I do not say this morbidly, but the older I get (next month I’ll be 60!), the more attuned I become to what is really important. More than any other thing, the dust of death (Psalm 22:15) seems to focus our attention. Perhaps that is what drew my attention to the reasons that prompted Jonah Goldberg to title his newest book The Suicide of the West and the debate it generated over whether Western civilization, and the United States which it birthed, is really committing suicide or just dying of natural causes. It’s really been enlightening.
I say “enlightening” because the debate has focused on Goldberg’s assertion that “[a]round the year 1700, in a corner of the Eurasian landmass, humanity stumbled into a new way of organizing society and thinking about the world,” which we call the birth of the Enlightenment. The Enlightenment, he says, produced a “miracle” we know as “liberal democratic capitalism.” However, don’t be confused by the word “liberal.” It does not mean what we would today call a political liberal, but it means putting confidence in our humanity and ability to reason and a belief that such confidence would allow us to build a better world.
Goldberg posits that the group-type forces of today—identity politics, populism, and nationalism—are now threatening to undermine the liberal order of the Enlightenment that brought unprecedented prosperity to the world, and that by giving into those forces, we are committing suicide—rejecting that which gave us the life we enjoy.
Other political conservatives have responded to Goldberg by arguing that these forces are more a natural product of the Enlightenment’s liberalism and, to the extent that they bring death, it is a death by “natural causes.” John Daniel Davidson, a senior correspondent at The Federalist, put it this way:
Perhaps [the death Goldberg sees] has something to do with the liberal order itself, and not just tribalism or nationalism gone awry. Perhaps the Miracle, wondrous as it is, needs more than just our gratitude to sustain it. Perhaps the only thing that can sustain it is an older order, one that predates liberal democratic capitalism and gave it its vitality in the first place. Maybe the only way forward is to go back and rediscover the things we left behind at the dawn of the Enlightenment.
Goldberg . . . does not ask whether there might be some contradictions at the heart of the liberal order, whether it might contain within it the seeds of its undoing. . . .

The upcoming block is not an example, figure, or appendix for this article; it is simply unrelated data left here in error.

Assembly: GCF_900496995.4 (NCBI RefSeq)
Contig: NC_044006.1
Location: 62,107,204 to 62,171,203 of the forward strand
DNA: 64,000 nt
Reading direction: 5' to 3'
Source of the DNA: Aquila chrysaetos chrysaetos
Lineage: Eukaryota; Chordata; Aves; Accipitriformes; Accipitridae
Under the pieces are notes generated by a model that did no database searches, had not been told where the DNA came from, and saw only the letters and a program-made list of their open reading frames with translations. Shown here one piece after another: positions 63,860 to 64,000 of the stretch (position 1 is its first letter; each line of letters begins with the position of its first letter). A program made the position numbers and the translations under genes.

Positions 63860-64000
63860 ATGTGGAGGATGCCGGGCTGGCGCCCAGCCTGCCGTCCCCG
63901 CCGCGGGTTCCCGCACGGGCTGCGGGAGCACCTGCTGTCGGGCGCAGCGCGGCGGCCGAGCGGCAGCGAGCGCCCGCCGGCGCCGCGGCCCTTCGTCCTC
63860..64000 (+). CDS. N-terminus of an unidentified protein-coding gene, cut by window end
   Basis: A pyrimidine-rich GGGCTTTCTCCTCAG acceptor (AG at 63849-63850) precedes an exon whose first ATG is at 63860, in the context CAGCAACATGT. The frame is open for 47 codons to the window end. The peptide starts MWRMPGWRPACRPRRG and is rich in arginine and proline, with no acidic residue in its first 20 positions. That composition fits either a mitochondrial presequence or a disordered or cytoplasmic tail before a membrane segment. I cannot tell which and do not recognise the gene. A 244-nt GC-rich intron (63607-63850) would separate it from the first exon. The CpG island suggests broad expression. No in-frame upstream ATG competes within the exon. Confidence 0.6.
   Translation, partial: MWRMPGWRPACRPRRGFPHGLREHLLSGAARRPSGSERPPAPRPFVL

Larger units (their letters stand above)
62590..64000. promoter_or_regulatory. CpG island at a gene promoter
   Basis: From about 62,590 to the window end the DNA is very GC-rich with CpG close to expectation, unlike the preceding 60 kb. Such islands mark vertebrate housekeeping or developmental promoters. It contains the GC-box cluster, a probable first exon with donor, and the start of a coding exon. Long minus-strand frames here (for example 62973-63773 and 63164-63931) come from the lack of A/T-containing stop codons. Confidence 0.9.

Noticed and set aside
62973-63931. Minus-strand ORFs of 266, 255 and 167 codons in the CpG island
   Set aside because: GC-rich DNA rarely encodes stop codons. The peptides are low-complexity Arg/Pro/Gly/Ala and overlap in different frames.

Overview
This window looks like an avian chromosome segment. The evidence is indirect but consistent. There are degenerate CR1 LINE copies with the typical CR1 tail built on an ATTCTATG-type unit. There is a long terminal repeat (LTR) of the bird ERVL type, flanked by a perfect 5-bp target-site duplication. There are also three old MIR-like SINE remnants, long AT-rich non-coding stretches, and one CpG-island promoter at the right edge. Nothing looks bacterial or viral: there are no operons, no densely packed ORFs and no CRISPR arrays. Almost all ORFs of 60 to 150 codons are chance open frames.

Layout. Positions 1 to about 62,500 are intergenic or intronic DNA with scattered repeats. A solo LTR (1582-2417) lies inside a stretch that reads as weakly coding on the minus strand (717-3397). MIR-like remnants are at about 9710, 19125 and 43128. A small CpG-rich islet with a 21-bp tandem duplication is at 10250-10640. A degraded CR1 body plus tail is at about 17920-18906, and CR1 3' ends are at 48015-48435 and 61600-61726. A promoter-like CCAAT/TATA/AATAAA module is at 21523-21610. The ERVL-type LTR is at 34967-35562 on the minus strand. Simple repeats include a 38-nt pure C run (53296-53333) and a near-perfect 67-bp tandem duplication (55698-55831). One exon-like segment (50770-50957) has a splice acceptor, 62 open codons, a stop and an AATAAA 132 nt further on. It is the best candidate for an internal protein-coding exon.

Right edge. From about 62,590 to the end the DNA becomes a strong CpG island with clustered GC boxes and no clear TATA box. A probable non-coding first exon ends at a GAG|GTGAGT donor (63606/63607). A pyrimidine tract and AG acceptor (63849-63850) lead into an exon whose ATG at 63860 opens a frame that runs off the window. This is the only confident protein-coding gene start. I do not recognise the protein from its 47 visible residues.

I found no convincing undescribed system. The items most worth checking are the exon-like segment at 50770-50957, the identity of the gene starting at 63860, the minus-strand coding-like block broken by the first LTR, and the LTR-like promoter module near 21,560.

That forces him to treat the various illiberal ideologies that came out of Enlightenment thought (like communism) as nothing more than a kind of tribalism rather than a natural consequence of the hyper-rational scientism embedded in the liberal order itself. As Richard M. Reinsch II noted last week in an excellent review of Goldberg’s book over at Law and Liberty, “If you are going to set the Enlightenment Miracle as the standard of human excellence, one that we are losing, you must also clearly state the dialectic it introduces of an exaltation of reason, power, and science that can become something rather illiberal.”
The bottom line, however, is that both sides of the debate seem to agree that something vital is dying about the Western culture into which America was born and has prospered. And most Americans bear witness to it when they consistently tell pollsters that America is “off track.” We sense that something is not right.
Goldberg and his conservative critics are, I believe, correct that we are witnessing the death throes of Western Civilization and the United States we have known and that did bring about many positive results.
Unfortunately, in my view, neither side seems willing to acknowledge one particular possible cause of death and, if we don’t get the diagnosis right, then there is no possibility of a cure and a return to health. That’s what I will address next week.
David Fowler served in the Tennessee state Senate for 12 years before joining FACT as President in 2006. Read David’s complete bio.
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